What Kind of Contact Do You Expect from a Recruiter?

I received an e-mail from someone who sent a resume for a job a client was trying to fill, asking me about the status. Two weeks had already gone by and, I’m sure most of you know that two weeks normally means no interest.

I responded to his e-mail letting him know that the client was not interested and received a response back that I interpreted as being sarcastic. I then thought that if he thinks this way, certainly others do, too. That is the germination of this article.

A typical day has me arrive at my office between 8 and 8:30 a.m. to somewhere in the area of 100 e-mails (spam is filtered out). As I start to read them, more keep arriving and calls start to come in. I try to respond to every e-mail I receive with a call, an e-mail acknowledging that I received the e-mail and offering some services through my website that they might find helpful or with an e-mail asking a few questions.

Often, these calls require additional action — interviewing someone, calling someone, inputting the resume into our system for later retrieval, submitting a resume to a client.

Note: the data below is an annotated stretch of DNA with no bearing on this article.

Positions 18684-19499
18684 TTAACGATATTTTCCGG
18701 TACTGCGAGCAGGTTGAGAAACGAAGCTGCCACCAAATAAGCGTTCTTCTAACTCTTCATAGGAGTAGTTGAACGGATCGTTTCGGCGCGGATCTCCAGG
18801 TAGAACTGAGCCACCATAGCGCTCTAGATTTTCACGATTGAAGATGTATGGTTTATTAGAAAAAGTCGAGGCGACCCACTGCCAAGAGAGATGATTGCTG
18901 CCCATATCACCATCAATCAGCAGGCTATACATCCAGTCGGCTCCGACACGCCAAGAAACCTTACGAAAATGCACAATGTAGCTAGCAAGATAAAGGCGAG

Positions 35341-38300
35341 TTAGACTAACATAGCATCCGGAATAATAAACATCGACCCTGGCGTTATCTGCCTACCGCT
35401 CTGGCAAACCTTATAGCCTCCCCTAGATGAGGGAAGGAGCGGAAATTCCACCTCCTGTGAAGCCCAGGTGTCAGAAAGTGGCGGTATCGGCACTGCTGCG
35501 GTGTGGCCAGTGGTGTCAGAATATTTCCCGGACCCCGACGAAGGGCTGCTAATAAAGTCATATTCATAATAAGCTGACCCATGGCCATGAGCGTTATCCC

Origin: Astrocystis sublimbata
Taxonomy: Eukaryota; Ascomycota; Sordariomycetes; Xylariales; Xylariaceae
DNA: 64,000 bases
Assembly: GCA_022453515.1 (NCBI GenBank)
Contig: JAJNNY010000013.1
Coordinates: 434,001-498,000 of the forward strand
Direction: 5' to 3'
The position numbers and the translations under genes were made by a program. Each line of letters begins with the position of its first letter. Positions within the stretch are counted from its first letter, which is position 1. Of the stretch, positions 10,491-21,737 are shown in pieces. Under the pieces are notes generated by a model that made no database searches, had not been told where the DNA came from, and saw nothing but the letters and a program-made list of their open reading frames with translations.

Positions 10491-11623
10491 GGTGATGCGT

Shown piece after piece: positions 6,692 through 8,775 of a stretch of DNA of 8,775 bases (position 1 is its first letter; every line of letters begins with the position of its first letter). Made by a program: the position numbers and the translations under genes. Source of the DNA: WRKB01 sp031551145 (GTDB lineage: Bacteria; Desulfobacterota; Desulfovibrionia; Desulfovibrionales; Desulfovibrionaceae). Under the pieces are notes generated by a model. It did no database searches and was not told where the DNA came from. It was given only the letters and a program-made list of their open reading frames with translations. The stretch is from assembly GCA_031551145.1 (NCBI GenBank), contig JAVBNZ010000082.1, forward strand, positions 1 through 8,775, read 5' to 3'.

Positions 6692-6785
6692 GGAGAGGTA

I leave messages; I read more resumes, receive more calls, and schedule some interviews.

Opportunities start to present themselves that require that I check back to see if someone is still available. Sometimes I need to re-schedule an interview because one party or another needs to make a change.

Oh, yes, I eat lunch, do some networking, write an article or two for my blogs, ezine or book and answer a call or two from my wife or a friend.

So, what gives if I respond to everyone who wants to check and find out “what’s going on”?

Unless someone is in my coaching program, you don’t pay me for anything I do; I am paid by the institution to evaluate and assess people for their suitability for a jobmy coaching  and I am paid quite well, thank you.

Obviously, I need to understand a person and their needs, wants, skills and such in order to bring the two sides together. But until someone starts paying me, I’ll decide how I manage my time to help the most people.

If you work with a recruiter who has the time to take all your calls and tell you ever piece of minutiae that they are doing to help you there will come a time where they will not be there to help you in the future. They have too much time on their hands.


© The Big Game Hunter, Inc. Asheville, NC  2008, 2016